I went to the hospital on an icy, wintry day as a courtesy to Cherokee County. Everyone wanted the justice center to respond to the ugliest cases, high profile, deaths, hideous sexual abuse. No one wants those cases, they stay with you, can change you permanently. This was an easy one, just documentation of having seen the injuries, then a report to the referring county. Meet the state standard of seeing the child.
I took a detective from child crisis with me as backup to help document what we were told was a shaken baby. No parents in evidence, just one very pale, fragile four month old child lying on the bed hooked to machines which breathed for her, plumped her with fluids, drained urine.
A tracery of blue veins outlined her swollen head and coalesced into immense bruises on her cheek, under her chin, left ear, the top of her tiny skull. Her eyes were surrounded with the darkest blue and red, contusions and blood pooling, a shock against that translucent skin. A bulge at the top of her head where her soft spot should have been spoke of a swollen brain and bad news for this infant.
I can't forget her skin, it was like silk, no pores, perfect, and exceedingly pale. Where it was not silk, it was scuffed and torn and reddened, but all of it softening in color even as we stayed with her, evidence of her slipping away, a tiny heart slowing, giving up. A huge purple bruise covered her belly and her right side, her belly button oddly white in the middle of that darkness, like the moon in a black night sky.
Her right leg was wrapped, all that could be done for the fracture there given her other injuries. Her arms, shoulders, back, belly, between her tiny thighs, all battered with bruises evident and still coming to the surface eight hours after she was found. Yellowing bruises and brown petechiae told us this massive trauma was not her first experience with pain and suffering.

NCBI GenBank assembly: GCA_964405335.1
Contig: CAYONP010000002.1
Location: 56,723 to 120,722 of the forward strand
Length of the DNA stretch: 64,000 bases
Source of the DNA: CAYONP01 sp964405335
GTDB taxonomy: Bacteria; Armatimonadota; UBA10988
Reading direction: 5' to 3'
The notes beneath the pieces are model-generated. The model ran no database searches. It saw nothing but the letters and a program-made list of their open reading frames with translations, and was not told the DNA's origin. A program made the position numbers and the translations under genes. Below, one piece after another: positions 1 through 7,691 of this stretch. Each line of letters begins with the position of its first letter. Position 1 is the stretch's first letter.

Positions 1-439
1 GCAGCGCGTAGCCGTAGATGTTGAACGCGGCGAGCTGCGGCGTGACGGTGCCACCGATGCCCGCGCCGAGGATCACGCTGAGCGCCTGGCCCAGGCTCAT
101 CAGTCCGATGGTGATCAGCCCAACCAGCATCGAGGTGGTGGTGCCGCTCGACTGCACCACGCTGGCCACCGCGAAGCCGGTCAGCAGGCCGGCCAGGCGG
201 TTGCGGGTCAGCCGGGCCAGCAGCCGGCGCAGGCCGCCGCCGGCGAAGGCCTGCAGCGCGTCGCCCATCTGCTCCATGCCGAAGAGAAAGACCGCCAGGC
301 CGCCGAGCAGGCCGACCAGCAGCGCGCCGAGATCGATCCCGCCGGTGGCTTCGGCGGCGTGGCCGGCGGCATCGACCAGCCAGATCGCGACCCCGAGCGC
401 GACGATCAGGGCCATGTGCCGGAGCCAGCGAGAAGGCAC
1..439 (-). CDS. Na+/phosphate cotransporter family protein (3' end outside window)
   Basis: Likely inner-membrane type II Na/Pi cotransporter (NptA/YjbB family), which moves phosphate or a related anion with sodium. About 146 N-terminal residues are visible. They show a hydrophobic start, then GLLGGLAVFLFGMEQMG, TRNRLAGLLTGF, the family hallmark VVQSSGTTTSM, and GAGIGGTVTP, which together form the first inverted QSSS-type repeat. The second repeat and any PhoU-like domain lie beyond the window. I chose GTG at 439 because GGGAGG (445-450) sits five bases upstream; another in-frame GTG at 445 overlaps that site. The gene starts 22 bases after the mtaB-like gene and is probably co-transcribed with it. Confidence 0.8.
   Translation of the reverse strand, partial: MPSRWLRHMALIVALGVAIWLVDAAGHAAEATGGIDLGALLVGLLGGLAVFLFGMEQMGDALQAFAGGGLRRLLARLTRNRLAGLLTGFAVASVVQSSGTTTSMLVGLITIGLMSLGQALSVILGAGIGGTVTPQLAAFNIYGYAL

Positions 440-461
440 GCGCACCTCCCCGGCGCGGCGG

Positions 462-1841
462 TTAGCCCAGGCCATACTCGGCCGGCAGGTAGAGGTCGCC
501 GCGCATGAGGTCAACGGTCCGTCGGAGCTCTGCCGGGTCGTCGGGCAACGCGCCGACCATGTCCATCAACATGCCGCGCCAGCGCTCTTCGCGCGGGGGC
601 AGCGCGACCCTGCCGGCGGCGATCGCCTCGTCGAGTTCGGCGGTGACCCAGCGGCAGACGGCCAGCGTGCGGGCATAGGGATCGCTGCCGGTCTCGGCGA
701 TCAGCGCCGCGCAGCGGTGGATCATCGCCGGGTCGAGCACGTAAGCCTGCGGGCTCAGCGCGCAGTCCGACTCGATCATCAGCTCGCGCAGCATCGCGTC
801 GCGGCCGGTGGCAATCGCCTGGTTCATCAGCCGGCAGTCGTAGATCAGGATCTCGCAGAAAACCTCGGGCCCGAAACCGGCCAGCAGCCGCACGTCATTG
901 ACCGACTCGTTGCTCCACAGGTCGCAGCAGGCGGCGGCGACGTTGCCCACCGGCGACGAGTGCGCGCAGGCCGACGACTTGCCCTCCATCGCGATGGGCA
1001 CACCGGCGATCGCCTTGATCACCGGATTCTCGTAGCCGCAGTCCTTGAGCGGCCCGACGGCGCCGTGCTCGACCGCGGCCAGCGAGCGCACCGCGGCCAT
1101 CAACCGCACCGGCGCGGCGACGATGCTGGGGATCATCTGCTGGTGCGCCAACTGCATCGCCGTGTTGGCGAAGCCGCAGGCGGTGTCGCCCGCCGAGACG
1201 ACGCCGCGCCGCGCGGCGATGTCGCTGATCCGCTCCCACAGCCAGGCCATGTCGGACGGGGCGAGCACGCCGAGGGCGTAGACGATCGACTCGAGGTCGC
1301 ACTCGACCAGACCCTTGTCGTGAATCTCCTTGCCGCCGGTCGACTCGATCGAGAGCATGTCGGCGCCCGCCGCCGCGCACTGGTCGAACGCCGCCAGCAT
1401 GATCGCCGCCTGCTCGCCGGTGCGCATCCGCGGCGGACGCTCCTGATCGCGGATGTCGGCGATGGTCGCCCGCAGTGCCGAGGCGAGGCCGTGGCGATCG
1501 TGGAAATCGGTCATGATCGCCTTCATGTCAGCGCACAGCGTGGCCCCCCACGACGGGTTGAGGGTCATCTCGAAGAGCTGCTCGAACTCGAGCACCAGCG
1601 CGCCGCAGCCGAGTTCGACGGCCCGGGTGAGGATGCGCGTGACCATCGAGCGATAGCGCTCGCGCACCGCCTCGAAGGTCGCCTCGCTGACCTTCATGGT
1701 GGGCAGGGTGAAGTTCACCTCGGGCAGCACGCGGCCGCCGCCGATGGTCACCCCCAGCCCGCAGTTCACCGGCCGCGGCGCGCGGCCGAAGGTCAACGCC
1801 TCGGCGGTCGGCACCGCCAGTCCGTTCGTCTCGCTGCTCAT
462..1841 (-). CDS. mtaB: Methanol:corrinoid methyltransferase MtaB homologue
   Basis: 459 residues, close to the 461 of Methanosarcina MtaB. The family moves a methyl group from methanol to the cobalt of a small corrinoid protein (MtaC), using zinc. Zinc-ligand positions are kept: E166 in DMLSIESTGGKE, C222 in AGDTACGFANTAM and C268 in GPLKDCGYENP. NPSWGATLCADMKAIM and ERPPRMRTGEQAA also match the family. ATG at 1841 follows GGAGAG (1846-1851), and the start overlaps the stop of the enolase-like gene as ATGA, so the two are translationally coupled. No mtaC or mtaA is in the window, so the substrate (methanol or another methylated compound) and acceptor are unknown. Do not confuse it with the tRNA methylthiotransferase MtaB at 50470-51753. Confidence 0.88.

I can't get the sight of her toes out of my brain, maybe never will. I see them right now as I'm writing this. The tips were like pearls, tiny and round; they were exquisite little toes with perfect pink nails and they were bitten nearly through.
It took us a few minutes to figure it out, lifting them one after the other, looking at the tops, at the undersides, then suddenly the line of imprints from an adult's teeth made sense and like an optical illusion, once in view could not be missed again, it was all we could see, all I ever see when I look at a child's feet. Tooth marks in a dying baby's skin.
I wonder if she felt any pain at that point. She never made a sound, never gave any indication of feeling our hands as we documented her injuries, putting black pen to white paper to make a word picture of the black bruises on that porcelain skin, such a futile effort and so hard because how can you write a scream?
How can you write "contusion 1.9 cm x 3 cm left knee" when the only conceivable response to this travesty is a moan of horror, a scream of grief, a murderous bellow of rage? There are no words for this beyond cliches. It's what cliches were made for, to put into words the unspeakable because the mind can't construct fresh sentences faced with something like this.
Mom said that she had always been able to revive the baby upon finding her unconscious at home after getting off work. Always had until tonight. A little cold water bath brought her around every time. She couldn't understand why this happened, her boyfriend was a good man.
Mom left this tiny and fragile infant in the care of her new boyfriend as punishment for his laziness. She was resentful at being the only one working, and figured he could babysit to help out. Each of the previous five times she had revived this child, she had exacted his promise never to hurt her again. She told no one, fearful her baby would be taken away, confident of his promises, having to work, feeling she had no other options but still, wanting to punish him for his failure.